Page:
Am I as prepared this year as I was for last year?  Absolutely NOT. Do I think I am going to finish? Honestly, I DON’T CARE.  I was able to coerce Ladybug and her Friend Ellana to come with me this year as my support crew.  Neither have been to a Triathlon before, sprint or otherwise, so what better way to introduce them then to a Half Ironman.  So, I purchased them some VIP tickets to give them the full experience. (I just might make a triathlete out of one of my kids)  They get to be up close and personal to all the athletes, the food and most importantly: THE FINISH LINE. I am so excited these girls get to experience the pre race electricity and see all these crazy talented athletes cross that finish line.  I want them to see for themselves that HARD WORK PAYS OFF.

Today, I pick up my bike after my Medic shift.  I go home, pack up my gear and go into decompression mode.  My taper blues is in full affect today and it’s making me a bit batty.  (I forewarned my Medic partner, Kevin today there will be no Shenanigan’s. FYI. There was nothing BUT Shenanigans today)  Tomorrow, we head up to Connecticut for our check in and enjoy the pre race festivities. Saturday, I buckle in and prepare to embrace the suck.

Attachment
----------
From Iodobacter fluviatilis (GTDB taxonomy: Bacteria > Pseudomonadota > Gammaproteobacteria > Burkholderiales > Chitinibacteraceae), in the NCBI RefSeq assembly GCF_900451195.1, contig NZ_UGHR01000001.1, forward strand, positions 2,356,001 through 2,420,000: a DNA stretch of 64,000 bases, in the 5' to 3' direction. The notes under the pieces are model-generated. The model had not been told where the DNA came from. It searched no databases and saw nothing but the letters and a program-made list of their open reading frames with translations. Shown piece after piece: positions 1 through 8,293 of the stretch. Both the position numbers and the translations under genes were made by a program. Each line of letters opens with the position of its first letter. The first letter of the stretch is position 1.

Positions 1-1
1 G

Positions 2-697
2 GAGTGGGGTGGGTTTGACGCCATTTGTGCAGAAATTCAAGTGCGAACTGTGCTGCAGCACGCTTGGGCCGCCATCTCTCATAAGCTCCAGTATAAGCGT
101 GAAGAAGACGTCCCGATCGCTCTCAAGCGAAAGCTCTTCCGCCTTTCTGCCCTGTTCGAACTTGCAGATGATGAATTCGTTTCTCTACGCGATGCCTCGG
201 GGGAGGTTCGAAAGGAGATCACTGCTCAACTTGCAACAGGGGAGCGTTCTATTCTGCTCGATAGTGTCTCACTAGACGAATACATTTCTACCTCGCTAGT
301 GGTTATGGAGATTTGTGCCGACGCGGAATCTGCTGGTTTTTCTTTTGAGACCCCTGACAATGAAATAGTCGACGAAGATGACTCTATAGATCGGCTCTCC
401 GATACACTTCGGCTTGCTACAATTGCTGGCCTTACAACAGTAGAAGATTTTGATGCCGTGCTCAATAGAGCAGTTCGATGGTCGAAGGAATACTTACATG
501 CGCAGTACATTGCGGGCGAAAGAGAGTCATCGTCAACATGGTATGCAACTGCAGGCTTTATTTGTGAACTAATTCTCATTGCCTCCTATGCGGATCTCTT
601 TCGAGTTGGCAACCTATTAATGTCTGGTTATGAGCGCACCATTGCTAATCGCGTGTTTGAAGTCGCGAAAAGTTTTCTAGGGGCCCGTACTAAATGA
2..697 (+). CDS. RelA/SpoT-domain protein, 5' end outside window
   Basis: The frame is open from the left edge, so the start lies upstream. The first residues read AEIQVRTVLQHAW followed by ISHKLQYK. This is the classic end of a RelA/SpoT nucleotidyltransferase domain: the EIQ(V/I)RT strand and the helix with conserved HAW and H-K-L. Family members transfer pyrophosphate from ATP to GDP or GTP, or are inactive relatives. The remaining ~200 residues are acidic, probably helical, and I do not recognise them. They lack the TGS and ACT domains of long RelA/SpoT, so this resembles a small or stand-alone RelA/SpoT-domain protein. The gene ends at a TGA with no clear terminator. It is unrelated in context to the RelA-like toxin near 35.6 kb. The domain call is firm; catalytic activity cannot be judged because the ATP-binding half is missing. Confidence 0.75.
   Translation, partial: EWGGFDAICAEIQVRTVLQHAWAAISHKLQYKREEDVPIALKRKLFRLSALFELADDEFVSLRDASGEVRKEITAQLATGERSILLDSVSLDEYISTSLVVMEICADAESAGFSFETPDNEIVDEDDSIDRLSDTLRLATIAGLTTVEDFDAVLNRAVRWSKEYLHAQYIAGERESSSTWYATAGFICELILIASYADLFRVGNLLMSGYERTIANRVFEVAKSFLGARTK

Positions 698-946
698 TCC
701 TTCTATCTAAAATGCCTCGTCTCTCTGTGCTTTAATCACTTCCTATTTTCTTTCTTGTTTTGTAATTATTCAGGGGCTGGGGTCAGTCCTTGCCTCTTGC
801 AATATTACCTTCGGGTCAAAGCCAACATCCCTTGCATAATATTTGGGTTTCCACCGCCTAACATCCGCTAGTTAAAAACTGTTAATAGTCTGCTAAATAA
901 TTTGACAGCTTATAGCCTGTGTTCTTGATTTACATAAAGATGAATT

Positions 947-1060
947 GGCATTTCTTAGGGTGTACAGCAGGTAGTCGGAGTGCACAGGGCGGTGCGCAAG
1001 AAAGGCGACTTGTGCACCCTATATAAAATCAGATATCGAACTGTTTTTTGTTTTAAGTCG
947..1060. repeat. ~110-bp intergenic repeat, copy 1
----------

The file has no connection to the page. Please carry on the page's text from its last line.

I might have to conference Kelsey today to make sure I have my mental clarity, LOL.  (WWKD?) (https://www.kelseyabbott.com)

I will hopefully be able to blog one more time about my pre race adventures before Sunday.  Please think good thoughts.

If you would like to track me and the other Triathletes, upload the Ironman Tracker app to your cell phone.  My bib number is 2326. My Speed Sherpa Teammate, Jen Delaney is bib 121. (Jen is a legit badass. I can’t wait to see how well she crushes this course.)

Until then, stay safe out there and be good to each other.  T



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My "Do Over" September 28, 2018

September 28, 2018 was a new start for me.  Well. Not really a new “start” per say but more a “do-over”.  After my DNF at IM 70.3 LP on Sunday, September 9th due to a Spleen and Kidney injury I was allowed to start training again.  


I have to say, there is not much I am afraid of.  Legitimately. But this day, I was afraid. I have determined to this point that the bike has been and will continue to be My primary nemesis and now the pain it has caused me has made me afraid of it.  AGAIN. Well, I’m afraid of the pain, not the bike. I love my bike. The pain, I don’t love that.


After much discussion and back and forth with Michael for both the positive and the negative sides of triathlon, the decision was made to start training again.  Once I made the commitment, the fear set in.